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Maintenance Compounds

Watford Gap works unit.
An example of a depot next to a service station.

Many older motorway services have a highway authority maintenance depot within them, usually signposted as a works unit. This page takes a brief look at why this is.


When the earliest motorways were being designed, it was decided that maintenance facilities should be provided every 12 miles. This figure was based on the capacity of a salt spreading vehicle at the time.

Meanwhile, in another meeting, it was decided that service stations should also be 12 miles apart. As a result, to reduce the number of exits on the motorway network and reduce the time taken to get maintenance depots through the planning process, it was decided depots would be shoehorned into existing service stations. There would be one at most sites, covering both sides of the road. Ideally, they would use land which had been severed by the construction of the new roads, but hadn't been incorporated into the service area.

As motorway services are commercial facilities, sometimes their site would be reserved until they were needed. The depot would still be needed immediately. As a result, the depot would occupy the whole site until the main service area was built, if it was ever needed. This was deemed to be better than digging up the land and then leaving it fallow.

Finally, building a maintenance compound at the same time as a service station meant the same architect and construction firm could do all the work. For all these reasons, it was soon decided that all service areas should be built with a maintenance compound.


Salt dome.
Salt domes are difficult to disguise.

Service stations started to put more emphasis on giving motorists as relaxing a break as possible, often by taking advantage of their natural landscape. The Ministry quickly learned that there was nothing less relaxing and less scenic than the sight of a salt storage barn, along with all the motorway maintenance vehicles. This wasn't just disappointing for motorists, but frustrating for the operators who were being encouraged to invest in building a pleasant service station.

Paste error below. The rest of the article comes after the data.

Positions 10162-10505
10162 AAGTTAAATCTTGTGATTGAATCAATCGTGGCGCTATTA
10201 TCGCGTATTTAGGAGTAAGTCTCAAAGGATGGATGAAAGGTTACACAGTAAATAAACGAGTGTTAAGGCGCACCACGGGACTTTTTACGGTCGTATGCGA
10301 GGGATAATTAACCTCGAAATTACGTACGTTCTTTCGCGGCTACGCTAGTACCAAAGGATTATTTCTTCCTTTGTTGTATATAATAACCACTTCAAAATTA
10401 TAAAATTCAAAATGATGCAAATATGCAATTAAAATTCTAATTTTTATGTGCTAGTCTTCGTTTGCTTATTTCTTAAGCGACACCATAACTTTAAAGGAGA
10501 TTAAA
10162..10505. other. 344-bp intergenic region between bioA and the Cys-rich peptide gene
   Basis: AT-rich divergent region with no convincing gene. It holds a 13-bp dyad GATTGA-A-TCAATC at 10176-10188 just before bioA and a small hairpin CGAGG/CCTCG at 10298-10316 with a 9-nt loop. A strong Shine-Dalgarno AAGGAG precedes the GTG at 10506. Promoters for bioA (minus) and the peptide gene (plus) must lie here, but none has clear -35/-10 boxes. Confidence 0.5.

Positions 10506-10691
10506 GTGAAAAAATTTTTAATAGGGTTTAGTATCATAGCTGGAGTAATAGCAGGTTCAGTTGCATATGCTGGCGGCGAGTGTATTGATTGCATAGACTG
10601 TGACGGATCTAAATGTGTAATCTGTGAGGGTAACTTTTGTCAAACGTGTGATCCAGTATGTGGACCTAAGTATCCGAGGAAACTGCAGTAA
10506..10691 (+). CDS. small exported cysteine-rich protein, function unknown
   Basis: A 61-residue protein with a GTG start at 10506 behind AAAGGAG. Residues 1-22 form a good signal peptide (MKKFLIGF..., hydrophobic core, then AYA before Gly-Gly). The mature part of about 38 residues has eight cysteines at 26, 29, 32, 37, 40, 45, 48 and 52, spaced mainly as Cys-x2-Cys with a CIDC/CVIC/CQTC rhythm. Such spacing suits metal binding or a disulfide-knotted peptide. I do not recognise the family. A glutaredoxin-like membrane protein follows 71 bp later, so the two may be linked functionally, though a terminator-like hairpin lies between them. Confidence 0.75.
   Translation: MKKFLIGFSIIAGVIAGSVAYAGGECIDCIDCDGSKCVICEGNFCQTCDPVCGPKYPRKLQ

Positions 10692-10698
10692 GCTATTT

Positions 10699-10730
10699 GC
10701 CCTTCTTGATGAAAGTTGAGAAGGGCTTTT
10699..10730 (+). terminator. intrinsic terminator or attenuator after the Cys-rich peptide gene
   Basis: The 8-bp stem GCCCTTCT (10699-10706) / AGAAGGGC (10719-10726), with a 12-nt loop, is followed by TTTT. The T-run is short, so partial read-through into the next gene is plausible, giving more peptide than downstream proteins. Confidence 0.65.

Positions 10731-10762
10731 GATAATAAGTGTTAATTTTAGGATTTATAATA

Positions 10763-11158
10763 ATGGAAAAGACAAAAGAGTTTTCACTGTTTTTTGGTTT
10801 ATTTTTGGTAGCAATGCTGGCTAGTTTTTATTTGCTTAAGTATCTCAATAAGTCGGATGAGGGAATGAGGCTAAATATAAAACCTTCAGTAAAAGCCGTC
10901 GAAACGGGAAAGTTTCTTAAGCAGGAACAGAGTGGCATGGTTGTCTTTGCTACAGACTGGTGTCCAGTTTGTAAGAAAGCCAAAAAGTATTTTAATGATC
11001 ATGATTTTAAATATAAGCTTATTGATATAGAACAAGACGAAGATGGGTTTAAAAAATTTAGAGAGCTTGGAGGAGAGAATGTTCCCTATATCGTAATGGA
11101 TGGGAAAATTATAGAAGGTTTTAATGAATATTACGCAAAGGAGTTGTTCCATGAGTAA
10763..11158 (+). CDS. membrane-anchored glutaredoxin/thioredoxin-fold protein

The second complaint from operators was that they were expected to plan their sites to get people safely from the motorway to the car park, but instead they were having to include and maintain wide, sweeping slip roads to get heavy lorries in and out of the depot. When Toddington was originally opened to bids, it's thought that the operators were so fed up of having to incorporate a depot into their design, they simply ignored it.

Finally, the biggest mistake made when designing the original service areas was that they were made far too small, partly to save on land costs. Depots were taking away almost a quarter of what little land was available.

For these reasons, as soon as 1962, the Ministry stated that their latest policy was to "keep compounds as far as possible out of service areas". This didn't affect many projects that were already in planning, but the situation would soon be that maintenance compounds would remain closely tied to the motorway's construction, whereas service areas would soon be pursued separately.

Depots Built

This is not a complete list of motorway maintenance depots (or indeed local authority maintenance depots), many of which are small compounds built at motorway junctions. These are ones which have affected service stations:

Red Herrings

There is one maintenance compound which is often mistaken by enthusiasts for an unbuilt service station, but it isn't. Perry Barr compound beneath the M6 was intended to be a city council maintenance depot, but it was realised that adding a (very tight) connection to the M6 would make it easier for motorway maintenance vehicles to access the nearby Spaghetti Junction. It was never intended to be a service station, or a junction.

A second example isn't well-known at all, but is still worth mentioning. With no land purchased at Redbourn, in 1959 a site was urgently needed to build a maintenance compound for the new M1. The site chosen was M1 J8 at Breakspears. A few years later it was considered as a possible site for a service area, but quickly ruled out because of the junction design.

At the time, Ministers expected all maintenance compounds to be part of a service area, so even they were confused by this anomaly, and some of their documentation wrongly suggests land here had been purchased to be turned into a service area. In 1961, an unrelated firm proposed building a motel here, which had its application refused.